Where politics and faith dance in the shadow of the windmill.

More Radical Than They Knew

After the President’s address, a couple of items from Pete Hoekstra and John Shadegg’s piece in last week’s WSJ stand out.  Not least, will Pete agree?

Reform Insurance

The heart of their piece, the moment when they begin to actually talk about the real human need comes when they say

” no one should go bankrupt because of a chronic disease or pre-existing conditions like multiple sclerosis or breast cancer.”

This is real common ground, and a big applause line last night.  The need is absolutely critical.

And let’s be clear, the record is clear. The  August issue of the American Journal of Medicine reports 62% of all bankruptcies were due to medical costs, of those in bankruptcies, 75 percent already had medical insurance. The survey also found that 25 percent of companies terminate insurance immediately when an employee has a disabling illness. And yesterday’s Washington Post adds further fuel, noting that insurance companies have earned more than $300 million by selectively culling claims that filed – recission.

Bottom line: some sort of insurance reform is going to be required. Abusive contracts that place families at greater fiscal risk hardly deserve the name “insurance.”  And I’m with McJoan at dailyKos, I wouldn’t especially call such insurance execs “friends.”

Build in Standards.

A second issue raised by the Hoekstra/Shadegg proposal is near and dear to conservatives.  And like insurance, it carries the seed for something more radical.

” Our tax code incentivizes employer-provided health care, rewards health insurance companies by insulating them from accountability, and punishes those who lack employer-provided care.”

And later,

“We must stop punishing Americans who buy their own plan by forcing them to purchase their care with after-tax dollars, making it at least one-third more expensive than employer-provided care. Individuals should be able to take their employer’s plan, or turn it down and select insurance of their own choosing without any tax penalty.”

Talking point blather, perhaps? Then again, a study from Dean Baker’s CEPR brings up an interesting piece of information: the United States lags other developed nations in the proportion of its workforce in small, entrepreneurial businesses. The failure of affordable single payer insurance plays a part here stalls the economic engine.

But to make policies portable, to achieve the competitive ideal, they have to in one sense be comparable.  Call it product protection, if nothing else.  And the Elephants in fact are already looking at “exhange” – some marketplace of validated plans, plans that meet minimal standards of coverage, not least being free from the abusive contracts presently offered.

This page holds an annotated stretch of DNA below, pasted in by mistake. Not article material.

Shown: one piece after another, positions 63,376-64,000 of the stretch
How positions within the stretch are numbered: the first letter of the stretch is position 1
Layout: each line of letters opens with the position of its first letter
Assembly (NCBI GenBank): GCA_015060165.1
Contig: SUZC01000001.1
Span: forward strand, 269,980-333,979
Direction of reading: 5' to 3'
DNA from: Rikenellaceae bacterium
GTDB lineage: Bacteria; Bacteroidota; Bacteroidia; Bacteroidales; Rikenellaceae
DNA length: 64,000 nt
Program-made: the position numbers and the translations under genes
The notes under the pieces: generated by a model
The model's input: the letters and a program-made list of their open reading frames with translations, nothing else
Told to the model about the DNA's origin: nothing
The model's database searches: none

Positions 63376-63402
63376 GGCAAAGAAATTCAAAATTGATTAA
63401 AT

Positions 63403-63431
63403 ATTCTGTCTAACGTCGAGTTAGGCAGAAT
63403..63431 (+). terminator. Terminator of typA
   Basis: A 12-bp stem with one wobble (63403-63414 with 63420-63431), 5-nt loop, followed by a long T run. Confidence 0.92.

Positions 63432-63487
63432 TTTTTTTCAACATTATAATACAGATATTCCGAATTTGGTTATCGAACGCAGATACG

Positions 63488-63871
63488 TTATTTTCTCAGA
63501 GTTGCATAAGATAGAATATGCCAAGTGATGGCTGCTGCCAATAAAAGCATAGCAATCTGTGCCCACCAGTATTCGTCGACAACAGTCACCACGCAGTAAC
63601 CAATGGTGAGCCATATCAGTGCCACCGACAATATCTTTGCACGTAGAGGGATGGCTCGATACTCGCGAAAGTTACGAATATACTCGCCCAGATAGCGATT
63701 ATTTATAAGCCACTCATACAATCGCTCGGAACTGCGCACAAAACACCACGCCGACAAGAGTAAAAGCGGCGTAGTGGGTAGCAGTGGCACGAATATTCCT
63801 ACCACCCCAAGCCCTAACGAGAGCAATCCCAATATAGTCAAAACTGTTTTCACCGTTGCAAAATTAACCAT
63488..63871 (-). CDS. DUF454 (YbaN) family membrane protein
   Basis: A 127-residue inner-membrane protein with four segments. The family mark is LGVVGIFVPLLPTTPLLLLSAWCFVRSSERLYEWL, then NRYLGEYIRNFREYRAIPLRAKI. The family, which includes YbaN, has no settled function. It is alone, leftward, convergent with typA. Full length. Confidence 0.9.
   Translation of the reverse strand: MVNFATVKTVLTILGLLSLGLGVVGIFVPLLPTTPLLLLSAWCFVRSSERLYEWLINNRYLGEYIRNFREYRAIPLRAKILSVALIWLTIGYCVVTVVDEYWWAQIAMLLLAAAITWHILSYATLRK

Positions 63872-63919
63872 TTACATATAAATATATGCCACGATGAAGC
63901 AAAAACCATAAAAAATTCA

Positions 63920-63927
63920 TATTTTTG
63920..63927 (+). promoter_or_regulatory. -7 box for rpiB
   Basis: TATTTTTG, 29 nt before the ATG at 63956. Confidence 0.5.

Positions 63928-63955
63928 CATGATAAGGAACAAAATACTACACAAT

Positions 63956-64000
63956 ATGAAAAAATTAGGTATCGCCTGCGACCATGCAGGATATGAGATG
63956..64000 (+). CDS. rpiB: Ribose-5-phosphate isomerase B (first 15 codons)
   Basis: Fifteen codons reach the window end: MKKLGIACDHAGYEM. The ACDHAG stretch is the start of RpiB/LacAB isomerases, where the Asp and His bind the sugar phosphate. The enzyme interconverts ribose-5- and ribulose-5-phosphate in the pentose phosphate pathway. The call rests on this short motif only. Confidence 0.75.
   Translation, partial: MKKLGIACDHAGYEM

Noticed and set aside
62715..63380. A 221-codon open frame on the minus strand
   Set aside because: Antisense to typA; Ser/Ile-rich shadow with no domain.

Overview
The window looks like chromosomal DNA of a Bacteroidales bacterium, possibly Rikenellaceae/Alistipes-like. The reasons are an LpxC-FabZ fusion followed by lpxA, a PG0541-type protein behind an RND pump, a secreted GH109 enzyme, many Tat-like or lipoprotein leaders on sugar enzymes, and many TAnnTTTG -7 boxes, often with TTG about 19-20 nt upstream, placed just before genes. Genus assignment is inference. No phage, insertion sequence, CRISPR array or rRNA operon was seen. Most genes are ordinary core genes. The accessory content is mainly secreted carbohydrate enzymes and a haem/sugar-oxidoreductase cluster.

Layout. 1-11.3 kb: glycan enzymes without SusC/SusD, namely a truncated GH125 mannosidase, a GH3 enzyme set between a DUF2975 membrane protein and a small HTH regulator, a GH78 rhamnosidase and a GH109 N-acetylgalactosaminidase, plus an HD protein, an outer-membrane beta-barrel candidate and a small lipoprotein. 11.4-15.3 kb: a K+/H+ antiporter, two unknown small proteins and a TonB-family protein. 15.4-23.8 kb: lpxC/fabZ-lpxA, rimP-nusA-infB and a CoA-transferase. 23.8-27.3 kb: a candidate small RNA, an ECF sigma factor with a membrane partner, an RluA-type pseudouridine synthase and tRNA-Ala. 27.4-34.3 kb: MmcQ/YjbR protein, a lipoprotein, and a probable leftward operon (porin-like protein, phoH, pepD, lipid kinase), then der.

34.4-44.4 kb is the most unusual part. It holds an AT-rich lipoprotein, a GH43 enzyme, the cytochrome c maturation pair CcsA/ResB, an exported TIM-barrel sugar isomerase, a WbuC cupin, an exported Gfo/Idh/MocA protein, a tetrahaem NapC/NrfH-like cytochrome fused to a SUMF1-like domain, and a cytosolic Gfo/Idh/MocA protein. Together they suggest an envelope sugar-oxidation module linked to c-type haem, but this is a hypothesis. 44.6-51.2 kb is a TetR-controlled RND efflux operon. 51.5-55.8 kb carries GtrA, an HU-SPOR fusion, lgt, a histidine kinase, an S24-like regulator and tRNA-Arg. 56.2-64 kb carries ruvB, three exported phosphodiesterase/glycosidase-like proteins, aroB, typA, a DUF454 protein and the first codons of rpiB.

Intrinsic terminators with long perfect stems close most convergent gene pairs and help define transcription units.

Insurance exchange.  Minimum standards.  There’s actually a phrase for it: Qualified Health Benefit Plans.

And Who’s in the Pool?

Hoekstra/Shadegg also revives a proposal from the Bush days (actually goes back further).

“State-based high-risk pools spread the cost of care for those with chronic diseases among all insurers in the market. The additional cost of their care is subsidized by the government.”

“Unfortunately, some states have not created high-risk pools, and some need to be restructured to ensure timely access to care. Republicans have proposed fixing this problem by expanding and strengthening this safety net, and by creating reinsurance or risk-adjustment pools so that Americans with chronic medical conditions can get the care they need at an affordable cost.”

Of course making subsidy of insurance rates the property of states would create a large set of unfunded mandates.  Only 35 states have programs at all, and these of varying costs.  The obvious problem is that states have differing levels of willingness or even ability to respond to these types of catastrophic needs.

The reality of varying state levels of support or ability to pay demonstrates why a national solution is to be preferred.  As President Obama said:

“In the meantime, for those Americans who can’t get insurance today because they have pre-existing medical conditions, we will immediately offer low-cost coverage that will protect you against financial ruin if you become seriously ill. This was a good idea when Senator John McCain proposed it in the campaign, it’s a good idea now, and we should embrace it.”

A John McCain idea.

In short the path to real reform is there, even in the Republican proposals.  Of course one would never know it for the hysterics.  Their failure is not in their plan.  As shown, many are substantive and worthy of consideration.  Rather the difficulty is a condition, a holdover from an earlier, less responsible era, where budgets and policy barely talked to one another.  Hoekstra and Shadegg conclude:

“If we give citizens the ability to control their own care, cover pre-existing conditions, and provide resources to the uninsured, we will have fixed health care in America. No bureaucrats. No new czars. No mandates. Just choice and coverage for every American.”

And I want a pony, too.

As the Congressman will tell us elsewhere, we can not simply wish away our problems.  Real problems require real lifting. It would be nice to have Hoekstra and Ehlers engage on this issue, but practical reality requires them to vote no, even when the ideas are theirs.

Filed under: Health care, National, ,


March 2020